U.N. Secretary-General Ban Ki-moon called Rwandan President Paul Kagame on Saturday "to request that he use his influence on the M23 [rebels] to help calm the situation and restrain M23 from continuing their attack," as the U.N.'s peacekeeping chief put it. And French Foreign Minister Laurent Fabius affirmed that the rebellion in Congo was supported by Rwanda, expressing "grave concern." But the violence has only escalated since. The U.N. Security Council called an emergency session over the weekend, but its condemnation of the violence, demanding that the rebels stop advancing on Goma and insisting that outside powers stop funding the M23 rebels, have all simply been ignored. The Security Council announced it would sanction M23 but did not even mention Rwanda, the main power behind the rebellion. And even as the fighting has intensified, the U.N. mission in Congo has been making public pronouncements about new access to drinking water for people in eastern Congo -- producing a surreal image of the war.

The New Breakout Nations



Forget the BRICs. Meet seven unheralded countries to watch.
BY RUCHIR SHARMA | DECEMBER 2012


The excitement that drove the discovery of "emerging markets" in the 1980s and the easy money that turbocharged growth during the booming 2000s are over. The most hyped countries -- Brazil, Russia, India, and China -- are all slowing sharply, taking the average growth rate in the developing world back to the old normal of about 5 percent. Today's global economy is all about moderate, uneven growth, with stars emerging in previously underappreciated nations. Forget about the BRICs -- these seven countries are the real breakout nations to watch:

1. Philippines: This country's huge wealth in natural resources is still largely untapped, and its long stagnant per capita income is still less than $3,000 -- but that means it has lots of room to grow. Since his election in 2010, President Benigno "Noynoy" Aquino has worked to finally deliver his political dynasty's promise to restore the luster of the Philippines of half a century ago, when it was billed as the next East Asian tiger. Aquino has overseen economic reforms that have made government spending more transparent and pushed for more tax revenue. And thanks to success in the outsourcing industry, the Philippine economy has watched incomes grow and new wealth spread.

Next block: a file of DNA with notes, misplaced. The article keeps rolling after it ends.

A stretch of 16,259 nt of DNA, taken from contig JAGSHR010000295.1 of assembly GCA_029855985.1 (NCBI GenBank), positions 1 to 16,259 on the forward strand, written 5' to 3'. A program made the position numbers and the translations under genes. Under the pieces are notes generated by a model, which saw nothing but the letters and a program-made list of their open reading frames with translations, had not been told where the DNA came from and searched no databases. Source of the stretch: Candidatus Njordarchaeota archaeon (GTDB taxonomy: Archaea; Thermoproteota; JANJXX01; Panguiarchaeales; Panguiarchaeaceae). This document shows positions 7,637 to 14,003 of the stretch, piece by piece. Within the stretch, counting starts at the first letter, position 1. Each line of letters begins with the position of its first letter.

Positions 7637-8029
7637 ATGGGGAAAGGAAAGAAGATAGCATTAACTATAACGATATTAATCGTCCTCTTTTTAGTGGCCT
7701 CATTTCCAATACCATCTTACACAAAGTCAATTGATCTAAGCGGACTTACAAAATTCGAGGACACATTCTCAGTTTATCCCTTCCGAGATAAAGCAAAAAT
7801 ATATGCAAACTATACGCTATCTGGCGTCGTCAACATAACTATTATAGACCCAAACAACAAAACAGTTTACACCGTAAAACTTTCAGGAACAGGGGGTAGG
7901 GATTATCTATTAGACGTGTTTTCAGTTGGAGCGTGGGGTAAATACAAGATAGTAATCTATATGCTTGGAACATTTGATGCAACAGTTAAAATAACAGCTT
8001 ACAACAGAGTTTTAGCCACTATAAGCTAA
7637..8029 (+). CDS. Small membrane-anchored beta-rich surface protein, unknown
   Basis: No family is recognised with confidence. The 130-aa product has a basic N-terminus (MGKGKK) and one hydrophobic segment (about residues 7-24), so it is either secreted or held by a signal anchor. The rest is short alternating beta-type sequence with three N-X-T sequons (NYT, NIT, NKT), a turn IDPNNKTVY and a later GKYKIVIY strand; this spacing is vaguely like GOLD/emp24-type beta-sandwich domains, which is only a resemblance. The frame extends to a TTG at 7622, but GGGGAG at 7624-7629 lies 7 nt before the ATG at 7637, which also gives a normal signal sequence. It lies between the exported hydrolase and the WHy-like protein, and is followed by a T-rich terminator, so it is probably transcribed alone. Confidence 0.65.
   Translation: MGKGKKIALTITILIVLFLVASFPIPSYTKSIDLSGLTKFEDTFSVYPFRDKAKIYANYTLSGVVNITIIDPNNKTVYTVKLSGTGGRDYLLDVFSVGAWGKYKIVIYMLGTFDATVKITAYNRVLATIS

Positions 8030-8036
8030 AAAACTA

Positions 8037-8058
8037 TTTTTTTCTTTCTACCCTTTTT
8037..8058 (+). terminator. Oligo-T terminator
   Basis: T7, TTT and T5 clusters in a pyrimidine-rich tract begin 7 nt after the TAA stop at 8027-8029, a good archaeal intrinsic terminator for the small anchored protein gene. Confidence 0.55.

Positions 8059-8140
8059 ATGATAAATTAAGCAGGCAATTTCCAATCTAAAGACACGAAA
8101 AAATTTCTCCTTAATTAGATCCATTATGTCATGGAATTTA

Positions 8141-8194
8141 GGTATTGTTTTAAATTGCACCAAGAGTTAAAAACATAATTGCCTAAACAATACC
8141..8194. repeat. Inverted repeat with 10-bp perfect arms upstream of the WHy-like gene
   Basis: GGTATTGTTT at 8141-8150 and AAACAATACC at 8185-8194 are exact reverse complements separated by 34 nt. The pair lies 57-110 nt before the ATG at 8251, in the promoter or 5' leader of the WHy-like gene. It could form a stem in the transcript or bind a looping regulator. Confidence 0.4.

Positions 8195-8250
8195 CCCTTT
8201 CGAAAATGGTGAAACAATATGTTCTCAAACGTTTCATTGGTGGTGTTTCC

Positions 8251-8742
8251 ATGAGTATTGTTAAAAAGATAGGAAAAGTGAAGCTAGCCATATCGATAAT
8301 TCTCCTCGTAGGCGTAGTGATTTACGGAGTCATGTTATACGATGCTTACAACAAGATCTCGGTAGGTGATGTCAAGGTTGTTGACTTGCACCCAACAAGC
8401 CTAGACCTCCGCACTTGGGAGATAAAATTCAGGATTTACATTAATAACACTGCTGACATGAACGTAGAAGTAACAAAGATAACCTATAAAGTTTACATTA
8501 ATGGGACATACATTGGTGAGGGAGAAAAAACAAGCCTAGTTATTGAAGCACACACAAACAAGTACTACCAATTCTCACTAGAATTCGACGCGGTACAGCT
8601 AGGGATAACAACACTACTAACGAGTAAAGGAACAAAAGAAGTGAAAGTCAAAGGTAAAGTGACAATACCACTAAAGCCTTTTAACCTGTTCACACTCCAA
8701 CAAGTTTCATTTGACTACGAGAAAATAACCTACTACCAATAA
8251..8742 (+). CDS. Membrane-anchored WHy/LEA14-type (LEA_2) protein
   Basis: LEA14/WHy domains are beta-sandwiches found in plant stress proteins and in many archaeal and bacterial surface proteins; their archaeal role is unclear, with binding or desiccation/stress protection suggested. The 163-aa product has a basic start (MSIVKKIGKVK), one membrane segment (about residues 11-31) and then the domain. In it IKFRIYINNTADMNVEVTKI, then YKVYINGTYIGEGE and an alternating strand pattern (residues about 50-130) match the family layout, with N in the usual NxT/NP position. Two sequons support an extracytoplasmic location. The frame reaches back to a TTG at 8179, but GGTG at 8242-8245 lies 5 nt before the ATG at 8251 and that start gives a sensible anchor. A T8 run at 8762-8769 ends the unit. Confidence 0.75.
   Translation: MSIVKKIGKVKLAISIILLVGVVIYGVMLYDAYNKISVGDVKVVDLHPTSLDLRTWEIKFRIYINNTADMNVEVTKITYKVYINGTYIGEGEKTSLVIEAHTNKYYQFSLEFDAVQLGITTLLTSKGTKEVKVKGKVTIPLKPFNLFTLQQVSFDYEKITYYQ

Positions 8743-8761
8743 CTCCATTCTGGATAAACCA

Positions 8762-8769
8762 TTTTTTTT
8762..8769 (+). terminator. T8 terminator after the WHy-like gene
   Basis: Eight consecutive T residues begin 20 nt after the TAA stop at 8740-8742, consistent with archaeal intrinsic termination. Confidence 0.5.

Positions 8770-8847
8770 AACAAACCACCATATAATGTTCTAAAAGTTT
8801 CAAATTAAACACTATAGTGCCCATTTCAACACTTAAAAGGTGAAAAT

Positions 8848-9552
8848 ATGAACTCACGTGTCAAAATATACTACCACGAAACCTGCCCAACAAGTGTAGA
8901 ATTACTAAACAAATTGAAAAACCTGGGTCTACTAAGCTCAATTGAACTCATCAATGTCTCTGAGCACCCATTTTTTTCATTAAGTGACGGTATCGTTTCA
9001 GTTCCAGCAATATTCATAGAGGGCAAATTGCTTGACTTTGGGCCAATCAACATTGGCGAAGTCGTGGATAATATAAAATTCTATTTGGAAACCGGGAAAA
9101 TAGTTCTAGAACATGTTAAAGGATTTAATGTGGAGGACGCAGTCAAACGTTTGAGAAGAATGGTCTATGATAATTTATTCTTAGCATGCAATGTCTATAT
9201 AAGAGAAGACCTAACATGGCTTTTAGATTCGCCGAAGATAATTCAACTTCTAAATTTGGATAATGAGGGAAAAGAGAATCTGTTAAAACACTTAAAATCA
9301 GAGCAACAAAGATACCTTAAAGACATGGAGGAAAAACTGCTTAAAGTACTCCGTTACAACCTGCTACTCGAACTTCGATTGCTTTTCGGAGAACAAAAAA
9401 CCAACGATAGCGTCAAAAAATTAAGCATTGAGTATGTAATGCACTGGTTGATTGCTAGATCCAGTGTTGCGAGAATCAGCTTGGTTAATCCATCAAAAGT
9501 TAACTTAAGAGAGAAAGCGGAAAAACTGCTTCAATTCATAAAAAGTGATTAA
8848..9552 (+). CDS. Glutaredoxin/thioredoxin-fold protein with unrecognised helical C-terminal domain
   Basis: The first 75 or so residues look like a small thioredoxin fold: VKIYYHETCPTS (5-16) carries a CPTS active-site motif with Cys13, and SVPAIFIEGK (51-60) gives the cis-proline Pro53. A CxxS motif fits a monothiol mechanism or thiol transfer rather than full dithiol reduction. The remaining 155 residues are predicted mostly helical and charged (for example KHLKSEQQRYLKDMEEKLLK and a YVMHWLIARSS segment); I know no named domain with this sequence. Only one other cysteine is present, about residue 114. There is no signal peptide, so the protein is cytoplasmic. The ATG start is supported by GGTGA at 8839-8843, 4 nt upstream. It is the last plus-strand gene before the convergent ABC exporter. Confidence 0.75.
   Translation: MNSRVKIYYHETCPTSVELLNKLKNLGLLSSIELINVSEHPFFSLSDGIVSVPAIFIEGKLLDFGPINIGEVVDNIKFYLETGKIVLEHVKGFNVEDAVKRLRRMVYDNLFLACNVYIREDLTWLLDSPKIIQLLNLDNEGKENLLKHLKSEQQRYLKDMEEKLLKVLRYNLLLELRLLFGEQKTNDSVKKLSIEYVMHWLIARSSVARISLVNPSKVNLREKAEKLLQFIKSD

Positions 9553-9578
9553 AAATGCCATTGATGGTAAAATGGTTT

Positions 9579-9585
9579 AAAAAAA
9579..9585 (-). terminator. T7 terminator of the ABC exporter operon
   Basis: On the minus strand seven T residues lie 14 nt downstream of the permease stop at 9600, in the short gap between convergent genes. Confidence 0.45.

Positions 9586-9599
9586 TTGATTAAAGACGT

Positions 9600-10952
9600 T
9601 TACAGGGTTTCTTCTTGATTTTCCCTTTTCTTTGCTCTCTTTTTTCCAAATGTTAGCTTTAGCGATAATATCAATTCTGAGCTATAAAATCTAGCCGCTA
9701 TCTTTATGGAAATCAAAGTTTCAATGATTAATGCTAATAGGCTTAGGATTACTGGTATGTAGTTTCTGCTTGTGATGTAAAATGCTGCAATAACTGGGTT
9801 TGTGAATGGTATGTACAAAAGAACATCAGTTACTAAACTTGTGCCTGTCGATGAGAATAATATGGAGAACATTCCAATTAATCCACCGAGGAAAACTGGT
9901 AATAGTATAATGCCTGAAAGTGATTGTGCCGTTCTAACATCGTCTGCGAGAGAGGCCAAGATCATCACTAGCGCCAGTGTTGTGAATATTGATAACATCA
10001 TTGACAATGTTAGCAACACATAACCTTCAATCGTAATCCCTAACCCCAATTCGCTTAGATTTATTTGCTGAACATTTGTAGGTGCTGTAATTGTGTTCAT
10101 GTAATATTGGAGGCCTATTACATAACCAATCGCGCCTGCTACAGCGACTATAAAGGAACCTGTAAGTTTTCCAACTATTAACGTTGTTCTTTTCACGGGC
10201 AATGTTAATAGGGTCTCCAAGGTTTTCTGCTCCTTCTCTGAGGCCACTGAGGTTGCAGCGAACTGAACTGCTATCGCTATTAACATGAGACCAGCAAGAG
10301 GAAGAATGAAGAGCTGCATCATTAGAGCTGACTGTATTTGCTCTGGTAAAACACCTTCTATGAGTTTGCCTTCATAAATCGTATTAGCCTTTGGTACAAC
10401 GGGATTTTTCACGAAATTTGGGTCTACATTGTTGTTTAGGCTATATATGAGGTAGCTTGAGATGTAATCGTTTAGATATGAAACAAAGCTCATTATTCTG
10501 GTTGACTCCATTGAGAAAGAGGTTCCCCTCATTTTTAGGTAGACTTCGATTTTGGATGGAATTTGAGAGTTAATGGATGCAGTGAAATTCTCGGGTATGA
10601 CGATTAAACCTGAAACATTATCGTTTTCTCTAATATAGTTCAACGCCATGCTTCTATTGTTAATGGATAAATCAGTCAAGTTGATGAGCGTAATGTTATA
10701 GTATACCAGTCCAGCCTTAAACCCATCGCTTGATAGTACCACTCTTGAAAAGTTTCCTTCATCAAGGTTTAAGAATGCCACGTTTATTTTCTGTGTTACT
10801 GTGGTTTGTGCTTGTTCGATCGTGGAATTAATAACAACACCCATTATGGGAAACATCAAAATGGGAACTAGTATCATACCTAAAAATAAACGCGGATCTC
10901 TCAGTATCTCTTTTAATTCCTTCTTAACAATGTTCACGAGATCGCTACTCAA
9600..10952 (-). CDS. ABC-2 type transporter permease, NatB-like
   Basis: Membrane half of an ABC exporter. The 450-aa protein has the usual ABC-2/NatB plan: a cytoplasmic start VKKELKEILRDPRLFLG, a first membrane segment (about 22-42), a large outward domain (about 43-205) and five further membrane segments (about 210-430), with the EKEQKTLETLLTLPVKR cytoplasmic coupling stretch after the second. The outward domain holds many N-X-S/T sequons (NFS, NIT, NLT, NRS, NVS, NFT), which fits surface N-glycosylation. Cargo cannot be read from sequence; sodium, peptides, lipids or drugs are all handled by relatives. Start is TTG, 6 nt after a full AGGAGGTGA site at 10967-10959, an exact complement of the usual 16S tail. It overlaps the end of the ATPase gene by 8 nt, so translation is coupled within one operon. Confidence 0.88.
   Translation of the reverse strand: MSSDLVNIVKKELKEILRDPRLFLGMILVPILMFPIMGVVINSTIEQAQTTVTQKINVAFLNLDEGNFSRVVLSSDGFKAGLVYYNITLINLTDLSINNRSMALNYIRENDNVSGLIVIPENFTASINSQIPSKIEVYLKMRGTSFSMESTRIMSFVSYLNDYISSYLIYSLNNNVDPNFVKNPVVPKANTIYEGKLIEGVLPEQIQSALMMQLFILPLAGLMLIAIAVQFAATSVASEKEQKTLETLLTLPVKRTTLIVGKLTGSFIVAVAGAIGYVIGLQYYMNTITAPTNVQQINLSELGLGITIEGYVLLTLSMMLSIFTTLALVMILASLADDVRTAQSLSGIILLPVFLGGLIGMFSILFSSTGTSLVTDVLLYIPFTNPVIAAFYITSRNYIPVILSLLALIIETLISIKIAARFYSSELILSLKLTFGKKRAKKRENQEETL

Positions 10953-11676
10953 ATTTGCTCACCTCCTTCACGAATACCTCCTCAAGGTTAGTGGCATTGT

Why Family Is a Foreign-Policy Issue

Helping women strike a work-life balance would change the world more than you might think.

BY ANNE-MARIE SLAUGHTER | DECEMBER 2012


I have a split personality these days. On Mondays and Wednesdays, I give speeches on work and family -- and the changes America needs to make to enable more professional women to get to the top. On Tuesdays and Thursdays, I teach a course on the politics of public policy and give speeches about a wide range of foreign-policy issues. My audiences for the work-and-family talks are often interested in foreign policy as well, but for most people in my foreign-policy audiences, that "work/family stuff" is a completely separate arena, a sideline at best. Sure, individual women and men will often tell me privately that they appreciated the essay I wrote for the Atlantic this summer on why I gave up my high-profile State Department job to return to Princeton University and my two teenage sons, but they see no real connection with the foreign-policy world.

They're wrong. The connection is there, and it's a very important one: If more women could juggle work and family successfully enough to allow them to remain on high-powered foreign-policy career tracks, more women would be available for top foreign-policy jobs. And that would change the world far more than you think, from giving peace talks a better chance to making us better able to mobilize international coalitions to reordering what issues governments even choose to work on.

The Best Small Ideas of 2012



In our search for dramatic solutions to poverty, we sometimes miss the small innovations that could make a big difference in reducing inequality.

BY TINA ROSENBERG | DECEMBER 2012



For all the laments we heard this year about inequality and calls to Occupy this or that, very little was actually done to close a wealth gap that, in some countries, has reached Gilded Age proportions. In the United States, the economy sputtered along and the presidential horse race soaked up most of the oxygen, while Europe spent most of 2012 peering into the abyss. In short, it was a year sorely in need of big ideas.